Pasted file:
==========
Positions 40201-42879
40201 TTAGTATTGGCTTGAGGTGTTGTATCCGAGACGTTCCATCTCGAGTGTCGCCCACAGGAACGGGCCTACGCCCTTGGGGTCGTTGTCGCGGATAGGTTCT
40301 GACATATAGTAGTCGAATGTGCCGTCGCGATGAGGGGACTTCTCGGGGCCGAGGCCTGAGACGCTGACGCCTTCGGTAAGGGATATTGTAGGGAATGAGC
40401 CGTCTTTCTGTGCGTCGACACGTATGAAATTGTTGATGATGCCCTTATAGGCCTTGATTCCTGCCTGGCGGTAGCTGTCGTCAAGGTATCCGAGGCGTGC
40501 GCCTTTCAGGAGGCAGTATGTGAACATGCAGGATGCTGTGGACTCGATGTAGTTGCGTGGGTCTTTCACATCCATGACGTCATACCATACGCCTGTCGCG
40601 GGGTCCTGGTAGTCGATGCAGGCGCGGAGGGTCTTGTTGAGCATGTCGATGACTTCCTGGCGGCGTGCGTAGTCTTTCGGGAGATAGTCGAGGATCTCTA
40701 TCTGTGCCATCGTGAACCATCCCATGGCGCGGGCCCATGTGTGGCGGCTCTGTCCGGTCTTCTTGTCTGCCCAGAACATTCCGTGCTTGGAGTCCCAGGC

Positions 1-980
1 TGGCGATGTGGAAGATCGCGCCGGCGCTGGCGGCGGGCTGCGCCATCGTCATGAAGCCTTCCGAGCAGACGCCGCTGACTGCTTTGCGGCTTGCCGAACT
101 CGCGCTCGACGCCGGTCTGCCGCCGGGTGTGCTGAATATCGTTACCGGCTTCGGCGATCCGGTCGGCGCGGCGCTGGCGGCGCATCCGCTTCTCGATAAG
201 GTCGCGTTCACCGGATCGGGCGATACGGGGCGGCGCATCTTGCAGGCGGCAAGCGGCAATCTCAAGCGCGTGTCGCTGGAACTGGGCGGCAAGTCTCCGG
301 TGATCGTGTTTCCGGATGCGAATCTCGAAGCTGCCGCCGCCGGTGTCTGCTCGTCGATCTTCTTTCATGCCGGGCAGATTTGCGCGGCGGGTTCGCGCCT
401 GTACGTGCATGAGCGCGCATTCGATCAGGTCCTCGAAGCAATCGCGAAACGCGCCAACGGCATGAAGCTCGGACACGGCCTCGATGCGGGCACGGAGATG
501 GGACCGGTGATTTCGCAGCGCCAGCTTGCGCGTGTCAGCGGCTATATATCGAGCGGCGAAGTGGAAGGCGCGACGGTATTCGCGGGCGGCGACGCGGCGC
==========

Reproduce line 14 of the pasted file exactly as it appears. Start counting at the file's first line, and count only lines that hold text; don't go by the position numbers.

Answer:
501 GGACCGGTGATTTCGCAGCGCCAGCTTGCGCGTGTCAGCGGCTATATATCGAGCGGCGAAGTGGAAGGCGCGACGGTATTCGCGGGCGGCGACGCGGCGC